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Audit Commission scrapped as austerity drive intensifies

The Audit Commission, the body responsible for tackling public waste, has become the most high profile victim of the Government’s war on the bloated public sector after being accused of squandering taxpayers’ cash. Ministers stepped in to abolish the £200 million-a-year body following a decade of “shocking” excess which culminated in staff enjoying days out at the races and life coaching at public expense.

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What next for the pound?

Thursday, 6 January 2011

The strength of sterling is a major issue for most businesses and households. As the pound has dropped in value against other major currencies like the dollar and euro, travelling abroad has become much more expensive. Imported goods have also pushed up basic prices for British firms and consumers. UK exporters, however, have welcomed the weaker pound as it makes their goods cheaper to foreign markets.


Inflation expectations hit two-year high

Wednesday December 1, 2010

Britons' expectations for inflation in the coming year picked up to 3.3 percent in November, the highest in more than two years, a survey by Citi/YouGov showed. November's reading is up from 3.0 percent in October and well above the Bank of England's 2 percent inflation target.

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Avoid the Triple Effect of the VAT rise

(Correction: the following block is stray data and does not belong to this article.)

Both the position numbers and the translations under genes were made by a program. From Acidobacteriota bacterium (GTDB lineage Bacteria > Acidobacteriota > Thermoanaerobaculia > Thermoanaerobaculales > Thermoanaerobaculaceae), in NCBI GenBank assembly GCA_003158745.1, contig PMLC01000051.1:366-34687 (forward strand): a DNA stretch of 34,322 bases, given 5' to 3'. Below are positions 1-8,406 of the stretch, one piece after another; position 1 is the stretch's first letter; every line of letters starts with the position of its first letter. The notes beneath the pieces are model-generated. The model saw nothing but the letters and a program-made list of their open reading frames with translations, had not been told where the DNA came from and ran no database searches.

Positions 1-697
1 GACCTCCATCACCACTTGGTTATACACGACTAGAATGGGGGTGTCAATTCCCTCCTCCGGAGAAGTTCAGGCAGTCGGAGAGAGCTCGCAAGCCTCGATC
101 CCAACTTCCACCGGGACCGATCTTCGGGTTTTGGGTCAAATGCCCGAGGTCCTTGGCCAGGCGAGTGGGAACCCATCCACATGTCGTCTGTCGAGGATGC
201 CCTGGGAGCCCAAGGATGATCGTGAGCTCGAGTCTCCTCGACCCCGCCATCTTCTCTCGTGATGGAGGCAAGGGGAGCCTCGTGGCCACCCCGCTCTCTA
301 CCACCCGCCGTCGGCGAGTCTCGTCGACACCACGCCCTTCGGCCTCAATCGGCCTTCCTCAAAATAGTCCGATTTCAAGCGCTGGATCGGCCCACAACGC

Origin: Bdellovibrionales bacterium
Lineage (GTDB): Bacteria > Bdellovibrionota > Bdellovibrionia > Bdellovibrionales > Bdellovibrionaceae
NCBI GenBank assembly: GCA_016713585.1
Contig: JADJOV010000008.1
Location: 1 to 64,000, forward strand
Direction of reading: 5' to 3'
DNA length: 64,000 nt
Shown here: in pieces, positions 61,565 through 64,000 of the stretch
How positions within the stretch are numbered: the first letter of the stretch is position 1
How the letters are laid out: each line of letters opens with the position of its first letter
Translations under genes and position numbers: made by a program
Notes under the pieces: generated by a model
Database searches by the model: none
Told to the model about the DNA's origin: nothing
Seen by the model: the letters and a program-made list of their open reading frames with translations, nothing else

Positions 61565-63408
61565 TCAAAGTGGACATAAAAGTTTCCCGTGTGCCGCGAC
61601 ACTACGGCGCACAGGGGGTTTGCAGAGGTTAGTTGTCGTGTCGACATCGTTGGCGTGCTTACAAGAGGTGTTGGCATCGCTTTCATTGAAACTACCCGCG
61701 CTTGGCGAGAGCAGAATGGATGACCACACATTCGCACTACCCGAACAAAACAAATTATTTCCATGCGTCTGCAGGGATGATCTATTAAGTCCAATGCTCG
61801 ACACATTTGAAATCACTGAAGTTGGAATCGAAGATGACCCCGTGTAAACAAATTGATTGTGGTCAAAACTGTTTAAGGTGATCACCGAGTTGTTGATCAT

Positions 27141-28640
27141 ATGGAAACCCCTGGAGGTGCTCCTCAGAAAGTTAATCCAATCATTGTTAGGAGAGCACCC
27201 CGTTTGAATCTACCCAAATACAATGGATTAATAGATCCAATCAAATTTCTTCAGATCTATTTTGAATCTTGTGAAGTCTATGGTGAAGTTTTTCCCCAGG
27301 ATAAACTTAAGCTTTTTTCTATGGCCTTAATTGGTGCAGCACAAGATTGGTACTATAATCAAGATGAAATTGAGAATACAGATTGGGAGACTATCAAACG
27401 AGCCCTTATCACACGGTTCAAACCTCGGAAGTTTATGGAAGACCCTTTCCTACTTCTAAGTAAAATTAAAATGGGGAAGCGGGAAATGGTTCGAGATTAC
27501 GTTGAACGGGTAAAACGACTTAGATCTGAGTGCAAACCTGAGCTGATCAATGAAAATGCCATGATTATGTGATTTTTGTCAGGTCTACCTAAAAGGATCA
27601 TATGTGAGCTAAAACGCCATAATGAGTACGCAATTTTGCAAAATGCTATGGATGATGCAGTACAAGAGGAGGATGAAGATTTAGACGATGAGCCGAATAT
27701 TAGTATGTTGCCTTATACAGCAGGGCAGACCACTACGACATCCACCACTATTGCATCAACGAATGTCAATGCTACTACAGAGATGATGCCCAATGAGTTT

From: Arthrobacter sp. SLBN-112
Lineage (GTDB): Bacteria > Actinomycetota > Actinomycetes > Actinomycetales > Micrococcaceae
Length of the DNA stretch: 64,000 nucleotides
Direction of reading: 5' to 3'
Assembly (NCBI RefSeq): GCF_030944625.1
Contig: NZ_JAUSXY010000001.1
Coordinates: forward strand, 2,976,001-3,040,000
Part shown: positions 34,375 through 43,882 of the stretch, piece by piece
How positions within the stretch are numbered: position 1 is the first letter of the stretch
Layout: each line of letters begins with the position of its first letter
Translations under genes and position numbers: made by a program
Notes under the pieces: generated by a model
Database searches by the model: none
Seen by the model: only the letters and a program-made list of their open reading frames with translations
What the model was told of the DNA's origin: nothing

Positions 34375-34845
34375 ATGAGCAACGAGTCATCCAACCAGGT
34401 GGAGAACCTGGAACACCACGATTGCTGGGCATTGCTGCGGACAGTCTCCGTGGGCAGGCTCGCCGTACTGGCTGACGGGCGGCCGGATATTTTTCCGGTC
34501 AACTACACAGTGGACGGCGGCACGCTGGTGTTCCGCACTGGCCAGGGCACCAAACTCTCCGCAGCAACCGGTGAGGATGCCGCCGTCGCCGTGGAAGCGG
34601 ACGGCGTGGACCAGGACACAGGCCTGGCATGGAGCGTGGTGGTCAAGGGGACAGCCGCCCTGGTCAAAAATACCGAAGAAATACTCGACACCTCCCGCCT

By the time you read this, the Government will have implemented the rise in VAT from 17.5% to 20%, but many of you will still be struggling with some of its implications. Announced in the Chancellor George Osbourne’s Budget, the rise on 4th January 2011 represents one of his key policy changes introduced to try to reduce the country’s budget deficit. This contrasts sharply with the previous Government’s policy to reduce VAT to 15% for a limited period, to stimulate growth; in other words asking consumers to buy their way out of recession. While this turnaround has forced many organisations to rethink marketing and policy strategy – the good news for the finance and AP departments is that this latest VAT change (the third over a period of 26 months) has meant that many organisations feel that they are well versed in how to cope.

Fears of double dip fade as Britain records better than expected growth figures of 0.8 percent

Thursday, 25th November 2010

Fears of a double-dip recession faded last night as Britain continued its stronger-than-expected recovery. The economy grew by 0.8 per cent in the third quarter of the year thanks to a rebound in exports, official figures showed.

It was slower than the 1.2 per cent growth for the previous three months but was still welcomed by experts who said it showed the recovery was on track.

However, hard-pressed families are cutting back their spending in a worrying sign that the pace of recovery could slow further in the coming months.

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